Community Indicators for Your Community

Real, lasting community change is built around knowing where you are, where you want to be, and whether your efforts are making a difference. Indicators are a necessary ingredient for sustainable change. And the process of selecting community indicators -- who chooses, how they choose, what they choose -- is as important as the data you select.

The Jacksonville Community Council (JCCI) understands indicators and community change, with more than 25 years of producing the annual Quality of Life Progress Report for Jacksonville and the Northeast Florida region, and two decades of helping other communities develop their own sustainable indicators projects. JCCI consultants give you the information you need to measure progress, identify priorities for action, and assess results.

I'd like to talk with you personally about how we can help. E-mail me at, call (904) 396-3052, or visit CommunityWorks for more information. From San Antonio to Siberia, we're ready and willing to assist.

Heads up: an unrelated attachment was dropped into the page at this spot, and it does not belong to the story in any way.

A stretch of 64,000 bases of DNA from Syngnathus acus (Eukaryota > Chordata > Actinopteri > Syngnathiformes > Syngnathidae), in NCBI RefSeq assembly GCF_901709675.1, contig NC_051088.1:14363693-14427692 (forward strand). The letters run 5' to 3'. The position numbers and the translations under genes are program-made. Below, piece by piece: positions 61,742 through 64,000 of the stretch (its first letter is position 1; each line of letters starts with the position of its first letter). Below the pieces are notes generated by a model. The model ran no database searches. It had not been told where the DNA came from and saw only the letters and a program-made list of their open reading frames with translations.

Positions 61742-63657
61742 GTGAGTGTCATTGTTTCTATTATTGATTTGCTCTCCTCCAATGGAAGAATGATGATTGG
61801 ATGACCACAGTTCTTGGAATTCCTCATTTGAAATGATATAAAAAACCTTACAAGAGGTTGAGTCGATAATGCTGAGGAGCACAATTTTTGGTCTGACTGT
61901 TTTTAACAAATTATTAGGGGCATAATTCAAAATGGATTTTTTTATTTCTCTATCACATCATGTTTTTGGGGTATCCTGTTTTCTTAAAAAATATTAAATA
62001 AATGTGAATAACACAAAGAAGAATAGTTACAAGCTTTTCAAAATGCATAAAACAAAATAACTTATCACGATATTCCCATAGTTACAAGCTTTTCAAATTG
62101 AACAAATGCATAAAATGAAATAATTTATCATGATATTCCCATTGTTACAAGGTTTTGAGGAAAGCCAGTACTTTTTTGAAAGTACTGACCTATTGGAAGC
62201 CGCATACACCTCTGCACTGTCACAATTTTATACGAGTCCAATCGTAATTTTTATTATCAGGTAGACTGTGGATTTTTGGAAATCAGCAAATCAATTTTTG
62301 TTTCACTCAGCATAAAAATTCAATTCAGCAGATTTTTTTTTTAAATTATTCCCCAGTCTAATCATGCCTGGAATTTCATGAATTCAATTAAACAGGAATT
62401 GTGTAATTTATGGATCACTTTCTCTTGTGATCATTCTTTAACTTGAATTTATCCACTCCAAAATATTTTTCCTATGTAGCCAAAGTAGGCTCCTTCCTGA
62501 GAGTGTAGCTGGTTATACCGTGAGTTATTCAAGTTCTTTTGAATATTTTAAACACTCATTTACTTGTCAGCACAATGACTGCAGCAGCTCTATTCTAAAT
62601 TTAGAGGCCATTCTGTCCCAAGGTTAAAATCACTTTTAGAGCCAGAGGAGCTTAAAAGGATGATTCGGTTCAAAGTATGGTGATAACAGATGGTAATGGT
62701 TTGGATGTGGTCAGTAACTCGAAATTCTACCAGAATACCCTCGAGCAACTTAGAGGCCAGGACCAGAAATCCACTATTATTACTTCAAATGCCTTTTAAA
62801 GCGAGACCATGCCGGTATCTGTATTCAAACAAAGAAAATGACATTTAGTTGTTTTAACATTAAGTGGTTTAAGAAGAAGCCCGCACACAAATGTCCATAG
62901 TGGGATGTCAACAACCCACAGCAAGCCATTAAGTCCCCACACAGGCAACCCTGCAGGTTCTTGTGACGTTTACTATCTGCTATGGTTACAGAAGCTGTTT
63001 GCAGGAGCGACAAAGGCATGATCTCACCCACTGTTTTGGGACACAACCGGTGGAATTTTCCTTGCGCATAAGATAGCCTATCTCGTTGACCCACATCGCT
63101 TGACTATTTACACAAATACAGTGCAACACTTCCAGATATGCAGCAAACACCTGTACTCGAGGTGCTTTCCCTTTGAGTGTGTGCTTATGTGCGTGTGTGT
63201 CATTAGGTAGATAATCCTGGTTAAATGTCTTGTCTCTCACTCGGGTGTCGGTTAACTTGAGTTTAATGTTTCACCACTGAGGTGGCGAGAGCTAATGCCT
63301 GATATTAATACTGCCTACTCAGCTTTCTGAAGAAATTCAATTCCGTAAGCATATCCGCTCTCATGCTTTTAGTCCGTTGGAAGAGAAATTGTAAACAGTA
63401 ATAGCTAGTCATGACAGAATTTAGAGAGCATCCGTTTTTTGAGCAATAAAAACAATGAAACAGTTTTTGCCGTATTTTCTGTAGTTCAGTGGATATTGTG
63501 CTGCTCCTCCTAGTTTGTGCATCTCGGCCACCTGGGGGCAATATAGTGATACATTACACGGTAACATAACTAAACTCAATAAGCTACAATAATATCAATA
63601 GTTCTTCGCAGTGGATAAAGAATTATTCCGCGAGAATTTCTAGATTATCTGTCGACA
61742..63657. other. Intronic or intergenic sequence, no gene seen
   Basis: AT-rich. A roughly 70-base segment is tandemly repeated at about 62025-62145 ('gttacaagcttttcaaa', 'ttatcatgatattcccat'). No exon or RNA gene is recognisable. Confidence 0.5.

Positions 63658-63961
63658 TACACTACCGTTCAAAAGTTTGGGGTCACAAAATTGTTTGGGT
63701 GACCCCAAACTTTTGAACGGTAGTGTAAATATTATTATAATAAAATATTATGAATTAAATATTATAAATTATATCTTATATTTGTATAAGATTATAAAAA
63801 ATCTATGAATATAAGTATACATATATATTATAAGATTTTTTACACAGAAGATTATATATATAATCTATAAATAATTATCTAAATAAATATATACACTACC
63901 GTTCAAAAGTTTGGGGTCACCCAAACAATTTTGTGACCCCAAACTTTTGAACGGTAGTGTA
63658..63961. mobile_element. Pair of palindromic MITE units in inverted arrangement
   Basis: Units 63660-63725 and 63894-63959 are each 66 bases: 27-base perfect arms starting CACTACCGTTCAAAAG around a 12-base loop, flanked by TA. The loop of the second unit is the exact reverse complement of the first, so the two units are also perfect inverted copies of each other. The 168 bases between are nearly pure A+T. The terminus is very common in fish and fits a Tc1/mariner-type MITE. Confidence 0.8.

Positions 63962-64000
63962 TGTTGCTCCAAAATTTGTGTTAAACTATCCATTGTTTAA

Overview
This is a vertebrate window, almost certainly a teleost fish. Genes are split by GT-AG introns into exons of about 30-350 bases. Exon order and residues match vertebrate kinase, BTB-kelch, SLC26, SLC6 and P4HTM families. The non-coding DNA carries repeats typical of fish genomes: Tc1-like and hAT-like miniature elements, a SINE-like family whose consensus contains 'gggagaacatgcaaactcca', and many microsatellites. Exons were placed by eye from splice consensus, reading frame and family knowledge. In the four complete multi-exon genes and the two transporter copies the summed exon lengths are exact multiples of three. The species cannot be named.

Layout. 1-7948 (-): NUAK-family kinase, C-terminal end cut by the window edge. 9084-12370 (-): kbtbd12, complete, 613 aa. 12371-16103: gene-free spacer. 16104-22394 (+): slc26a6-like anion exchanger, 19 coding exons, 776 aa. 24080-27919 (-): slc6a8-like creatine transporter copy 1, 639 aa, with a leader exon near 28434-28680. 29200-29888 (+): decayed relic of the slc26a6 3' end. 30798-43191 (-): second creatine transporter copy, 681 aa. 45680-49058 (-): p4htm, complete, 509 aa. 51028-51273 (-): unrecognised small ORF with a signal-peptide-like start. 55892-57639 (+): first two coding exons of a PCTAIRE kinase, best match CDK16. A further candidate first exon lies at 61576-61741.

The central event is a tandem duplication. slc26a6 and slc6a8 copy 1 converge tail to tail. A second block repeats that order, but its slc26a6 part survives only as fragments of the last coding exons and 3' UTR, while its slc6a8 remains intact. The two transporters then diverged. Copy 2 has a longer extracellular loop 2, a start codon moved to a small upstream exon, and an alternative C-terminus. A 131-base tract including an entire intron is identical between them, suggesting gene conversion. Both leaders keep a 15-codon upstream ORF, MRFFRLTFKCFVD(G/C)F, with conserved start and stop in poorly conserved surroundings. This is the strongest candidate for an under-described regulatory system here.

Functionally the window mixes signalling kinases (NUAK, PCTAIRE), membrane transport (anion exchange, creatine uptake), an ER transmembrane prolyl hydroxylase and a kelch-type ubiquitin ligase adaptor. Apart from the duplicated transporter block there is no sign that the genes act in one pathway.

Thursday, August 30, 2007


I was excited to read in The Numbers Guy's blog about Numberpedia, an attempt to create a Wikipedia about numbers.

From the article:

The site, launched two weeks ago and still small, aspires to be the Wikipedia of numbers—a place where anyone can contribute (or seek out) statistics about a wide range of topics.

“At its core, it’s a way for people to store statistics that they find online,” says Eric Silverberg, Numberpedia’s creator and a 27-year-old student at MIT’s Sloan School of Management. Mr. Silverberg has been posting a half few dozen entries each day and has begun promoting the site with emails to fellow MIT students and Stanford University alumni. He says there are a “couple thousand” registered users so far.

Numberpedia is full of promise and pitfalls. Like Wikipedia, each entry is supposed to include a link to source material and there are forums where other users can discuss and question entries. Unlike Wikipedia, a contributor can opt to prevent other users from editing a certain entry. Mr. Silverberg doesn’t guarantee the numbers will be accurate, saying, “It’s up to the user who finds one of these statistics to judge the credibility of the author and the source.”

I went to Numberpedia to see what the excitement was about. It has some interesting numbers on it -- from the fiscal 2008 US defense budget to the sale price of dog-chewed Vick trading cards.

There's some possibilities there, including the ability to create projects and link a series of statistics within them.

It's something to keep your eye on ....


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